• Scenario Discussion â Policy Assessment
  • Initial Findings from the Case Study
  • Re-Rate the Findings from the Case Study
  • Mitigation Plan from the Case Study
  • Is it a Threat?
  • OCTAVE Threat Profiling

CPE/CMU Credits: 6


Risk Management Lifecycle

  • Lifecycle Approach
  • Resource Profiling
  • Risk Assessment vs. Vulnerability Assessment
  • Risk Evaluation
  • Risk Mitigation Planning
  • Process Ownership

Standards Self Assessment

  • Finding the Right Balance of Security vs. Risk
  • Qualifying the Risk
  • Implementing Process Workflow
  • Identify Findings
  • Analyze Risks
  • Risk Decision
  • Risk Exceptions
  • Mitigation Planning
  • Security Baselines
  • Assessment of Third-Party Providers
  • Process Optimization

Threat Management

  • Emerging Threats
  • Malware Motivations
  • Defining & Measuring Threat
  • Threat Trees
  • Intelligence Sources

Risk Communication

  • Assessment Process Phases
  • Areas of Concern
  • Sources of Risk Data
  • Articulating Risk
  • Business Context
  • Report Format
  • Executive Summary

Enterprise Level

  • Security Liaisons
  • Enterprise Risk Committee
  • Tying Other Security Processes to Risk Management: Incident Handling, Threat & Vulnerability Management, Architecture Analysis, Policy & Standard Development
  • Assessing Your Programâs Maturity
  • Lessons Learned

Additional Information

This Class Requires a Laptop with basic Microsoft Office (or equivalent) and a PDF Reader software.

If you have additional questions about the laptop specifications, please contact laptop_prep@sans.org.

  • CISOs
  • Security managers
  • IT managers
  • Security consultants
  • IT auditors
  • Security analysts
  • IT project managers

Really this course is geared towards anyone who is building an information security program, running a threat and vulnerability management function (analyzing new threat or vulnerabilities), performing security assessments, or providing a technology audit function. It is not meant for seasoned risk professionals who are looking for advanced risk analysis techniques.

Students are strongly encouraged to have at least an introductory Information Security course, or equivalent experience, before attempting this course.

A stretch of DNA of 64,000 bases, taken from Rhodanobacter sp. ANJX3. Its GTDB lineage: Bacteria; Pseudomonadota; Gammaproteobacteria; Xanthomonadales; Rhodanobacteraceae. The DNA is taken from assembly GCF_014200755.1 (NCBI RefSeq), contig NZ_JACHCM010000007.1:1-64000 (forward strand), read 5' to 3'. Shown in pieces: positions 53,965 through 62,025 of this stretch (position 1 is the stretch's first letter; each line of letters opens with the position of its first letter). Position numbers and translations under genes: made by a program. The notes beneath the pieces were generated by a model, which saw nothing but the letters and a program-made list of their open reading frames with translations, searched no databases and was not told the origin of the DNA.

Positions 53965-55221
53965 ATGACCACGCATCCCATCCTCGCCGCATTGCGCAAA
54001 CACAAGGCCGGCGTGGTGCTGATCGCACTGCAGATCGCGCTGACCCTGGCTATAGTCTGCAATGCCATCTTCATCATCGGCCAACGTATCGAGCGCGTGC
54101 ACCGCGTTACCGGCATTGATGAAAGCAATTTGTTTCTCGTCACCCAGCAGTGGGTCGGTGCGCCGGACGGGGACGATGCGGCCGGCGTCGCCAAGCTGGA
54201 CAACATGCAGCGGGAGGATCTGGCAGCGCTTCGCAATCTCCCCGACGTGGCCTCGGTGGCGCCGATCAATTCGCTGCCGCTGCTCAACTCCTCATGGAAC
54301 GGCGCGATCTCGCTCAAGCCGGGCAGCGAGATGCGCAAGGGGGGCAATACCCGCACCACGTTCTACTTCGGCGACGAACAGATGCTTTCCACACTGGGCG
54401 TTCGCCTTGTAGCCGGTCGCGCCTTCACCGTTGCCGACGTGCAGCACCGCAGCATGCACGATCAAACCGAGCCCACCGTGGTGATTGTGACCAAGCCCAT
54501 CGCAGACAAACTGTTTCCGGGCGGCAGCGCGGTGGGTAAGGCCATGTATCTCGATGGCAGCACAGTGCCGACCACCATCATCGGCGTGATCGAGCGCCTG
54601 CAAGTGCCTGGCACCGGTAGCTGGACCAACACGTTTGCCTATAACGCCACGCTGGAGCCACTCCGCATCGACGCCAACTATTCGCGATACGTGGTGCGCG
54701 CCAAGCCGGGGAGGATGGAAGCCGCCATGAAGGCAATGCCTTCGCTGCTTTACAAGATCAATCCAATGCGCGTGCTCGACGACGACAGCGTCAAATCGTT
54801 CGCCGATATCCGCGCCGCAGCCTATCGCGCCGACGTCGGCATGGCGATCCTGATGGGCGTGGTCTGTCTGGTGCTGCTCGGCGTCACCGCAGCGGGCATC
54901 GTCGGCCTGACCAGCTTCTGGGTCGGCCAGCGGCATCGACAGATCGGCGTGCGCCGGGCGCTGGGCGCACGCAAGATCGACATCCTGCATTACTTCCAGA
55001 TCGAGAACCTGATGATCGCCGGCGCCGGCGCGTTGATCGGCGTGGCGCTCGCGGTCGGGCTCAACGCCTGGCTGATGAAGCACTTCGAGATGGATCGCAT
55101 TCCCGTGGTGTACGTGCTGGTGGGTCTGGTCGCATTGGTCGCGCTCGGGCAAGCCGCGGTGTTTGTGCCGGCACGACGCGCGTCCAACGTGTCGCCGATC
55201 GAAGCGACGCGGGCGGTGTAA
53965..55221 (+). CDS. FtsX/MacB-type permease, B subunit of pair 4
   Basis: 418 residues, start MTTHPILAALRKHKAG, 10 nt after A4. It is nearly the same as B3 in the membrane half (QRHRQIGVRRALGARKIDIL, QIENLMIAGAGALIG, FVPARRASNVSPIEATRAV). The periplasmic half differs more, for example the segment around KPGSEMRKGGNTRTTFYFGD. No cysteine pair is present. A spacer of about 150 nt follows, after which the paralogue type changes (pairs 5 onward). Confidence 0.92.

• Select the right risk methodology for your organization
  • Implement a comprehensive risk management lifecycle
  • Assess risks from the business impact, vulnerability, threat, and standards perspectives
  • Prioritize information resources based on risk sensitivity
  • Efficiently process large volumes of vulnerability notifications
  • Document and justify risk decisions
  • Communicate risks to senior leaders
  • Integrate security risks into a larger enterprise program

Author Statement

I discovered during my graduate program that there just isnât a good curriculum established for teaching risk management concepts and techniques to information security professionals. So when I graduated, I decided that I had enough experience with how not to teach these topics and I would try to do a better job. In particular, I was frustrated that risk management courses spent so much time on the mathematics of probability and statistics that students left with no idea how to actually conduct a risk assessment or build a risk-focused program. I decided to take a different approach and design a course that follows real cases studies to illustrate the concepts and techniques that students would learn during class. I have included several hands-on labs for individuals and groups to simulate a real risk assessment scenario. I think I have developed a very practical approach to the topic, which ensures that students learn each step of a risk assessment and have the opportunity to immediately apply those skills with guidance and feedback during class. -Evan Wheeler